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How to Start Saving and Paying Off Debts

Posted by : Premraj | Posted on : Thursday, May 18, 2017


In order to start saving and paying off debts, you need to know exactly how much you owe to creditors, and what exactly you are currently spending your money on. Managing your finances isn’t hard to do. However, you need to be motivated in order to get your financial situation under control.  Continue reading to find out just some of the things you can do to save money and pay off your debts.

Savings Plan

Get into the habit of saving a little bit of money every month. Everyone should be aiming to save 10% of his or her monthly income. It is a good idea to have this as a fixed cost in your budget. So, when you receive your pay packet each month, automatically put 10% away into your savings. This can be easily achieved by opening a savings account in addition to your current account and then setting up a direct debit from your current account into your savings account. Chances are you will not even miss this money. Think about it: $200 a month means $2400 a year, and if you put this into a savings account with high interest around 4.5%, you’ll have quite a substantial sum in your bank.

Cut down on unnecessary expenditures. Go through your budget and cut or even stop expenditures that you really don’t need or want. Actually, get yourself into the habit of asking yourself if you really need or want anything before you buy it, even if it’s a membership renewal.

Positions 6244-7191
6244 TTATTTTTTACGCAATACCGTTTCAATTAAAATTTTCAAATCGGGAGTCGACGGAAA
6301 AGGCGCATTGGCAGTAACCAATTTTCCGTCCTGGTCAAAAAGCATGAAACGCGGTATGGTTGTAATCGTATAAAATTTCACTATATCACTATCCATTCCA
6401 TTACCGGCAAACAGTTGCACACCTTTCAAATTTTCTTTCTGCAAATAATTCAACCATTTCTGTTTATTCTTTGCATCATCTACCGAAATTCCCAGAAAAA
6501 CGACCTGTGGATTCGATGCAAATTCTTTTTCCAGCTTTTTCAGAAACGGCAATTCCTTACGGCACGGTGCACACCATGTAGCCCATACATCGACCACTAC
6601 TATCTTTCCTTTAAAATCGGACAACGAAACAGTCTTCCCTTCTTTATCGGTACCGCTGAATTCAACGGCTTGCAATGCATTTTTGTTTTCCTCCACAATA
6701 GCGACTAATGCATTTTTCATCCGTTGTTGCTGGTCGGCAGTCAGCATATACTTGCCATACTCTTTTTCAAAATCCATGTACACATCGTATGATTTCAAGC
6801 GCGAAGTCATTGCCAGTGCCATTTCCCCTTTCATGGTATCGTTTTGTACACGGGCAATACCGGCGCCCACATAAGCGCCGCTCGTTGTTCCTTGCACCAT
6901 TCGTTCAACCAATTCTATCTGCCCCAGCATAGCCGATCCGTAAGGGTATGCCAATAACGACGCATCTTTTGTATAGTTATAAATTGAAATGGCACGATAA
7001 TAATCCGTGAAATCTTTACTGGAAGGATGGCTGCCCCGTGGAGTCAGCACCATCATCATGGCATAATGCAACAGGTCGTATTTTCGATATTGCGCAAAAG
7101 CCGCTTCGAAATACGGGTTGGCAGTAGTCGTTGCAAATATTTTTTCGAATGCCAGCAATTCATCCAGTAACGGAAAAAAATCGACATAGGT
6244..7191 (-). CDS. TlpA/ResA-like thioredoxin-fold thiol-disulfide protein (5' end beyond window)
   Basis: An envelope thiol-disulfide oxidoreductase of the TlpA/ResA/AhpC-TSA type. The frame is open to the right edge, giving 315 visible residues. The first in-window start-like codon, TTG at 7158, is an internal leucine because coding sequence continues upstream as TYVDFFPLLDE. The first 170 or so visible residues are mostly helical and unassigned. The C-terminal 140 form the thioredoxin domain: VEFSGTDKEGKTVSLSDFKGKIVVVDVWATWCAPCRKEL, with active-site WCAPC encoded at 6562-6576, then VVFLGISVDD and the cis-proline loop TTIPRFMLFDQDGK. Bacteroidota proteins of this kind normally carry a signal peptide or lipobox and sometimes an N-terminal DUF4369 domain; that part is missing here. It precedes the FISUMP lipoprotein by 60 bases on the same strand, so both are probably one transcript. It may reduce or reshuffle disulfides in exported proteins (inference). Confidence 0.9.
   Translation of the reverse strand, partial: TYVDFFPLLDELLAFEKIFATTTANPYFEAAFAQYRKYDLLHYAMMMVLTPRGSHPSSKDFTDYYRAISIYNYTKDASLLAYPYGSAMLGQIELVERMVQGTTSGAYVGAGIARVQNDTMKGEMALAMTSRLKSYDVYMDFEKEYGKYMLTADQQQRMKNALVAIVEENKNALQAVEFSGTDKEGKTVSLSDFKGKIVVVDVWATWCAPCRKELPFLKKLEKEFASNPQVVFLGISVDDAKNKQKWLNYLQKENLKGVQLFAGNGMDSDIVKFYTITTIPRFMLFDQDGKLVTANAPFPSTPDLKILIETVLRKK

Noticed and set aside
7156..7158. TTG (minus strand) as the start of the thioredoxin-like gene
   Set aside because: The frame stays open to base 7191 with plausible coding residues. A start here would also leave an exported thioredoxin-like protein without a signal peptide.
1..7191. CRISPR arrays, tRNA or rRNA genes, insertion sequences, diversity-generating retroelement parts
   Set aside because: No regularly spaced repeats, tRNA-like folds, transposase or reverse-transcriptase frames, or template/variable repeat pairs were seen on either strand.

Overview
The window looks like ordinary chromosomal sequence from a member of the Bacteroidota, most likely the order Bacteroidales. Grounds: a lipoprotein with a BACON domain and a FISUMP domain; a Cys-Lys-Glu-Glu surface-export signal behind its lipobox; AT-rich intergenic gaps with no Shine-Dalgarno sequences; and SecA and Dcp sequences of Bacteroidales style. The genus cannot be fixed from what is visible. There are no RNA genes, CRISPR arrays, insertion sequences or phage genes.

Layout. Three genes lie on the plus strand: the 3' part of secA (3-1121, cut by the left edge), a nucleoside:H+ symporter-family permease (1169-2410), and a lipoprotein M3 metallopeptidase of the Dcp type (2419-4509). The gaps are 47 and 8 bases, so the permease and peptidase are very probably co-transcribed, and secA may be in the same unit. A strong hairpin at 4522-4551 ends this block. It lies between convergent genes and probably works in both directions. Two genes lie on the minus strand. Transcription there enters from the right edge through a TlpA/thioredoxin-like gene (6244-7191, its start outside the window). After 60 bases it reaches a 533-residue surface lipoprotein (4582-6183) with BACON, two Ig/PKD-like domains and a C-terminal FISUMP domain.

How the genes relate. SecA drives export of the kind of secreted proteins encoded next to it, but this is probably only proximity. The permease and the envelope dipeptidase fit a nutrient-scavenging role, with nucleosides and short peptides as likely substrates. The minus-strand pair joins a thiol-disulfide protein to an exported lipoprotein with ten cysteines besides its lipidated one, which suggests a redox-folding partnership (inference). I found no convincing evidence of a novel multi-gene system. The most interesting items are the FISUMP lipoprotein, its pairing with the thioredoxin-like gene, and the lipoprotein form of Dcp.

Of course, if you really need to pay the gas bill or go cold, then pay these bills. But there are ways of cutting down the cost of utility bills too. Also, ask yourself important questions. Do you really need two cars, or one car, or can you get everywhere by public transport? Can you quit smoking? How many times a week do you go to the pub, and can you cut this down?

Paying Off Debts

As the interest charged on borrowing money is usually much more than the interest earned on savings, you should aim to pay off debts first. Start with the most expensive debt first, such as the credit card debt with the highest interest charging rate, and try to shift as much of this debt onto the credit card with the lowest interest charging rate to cut down on interest repayments each month.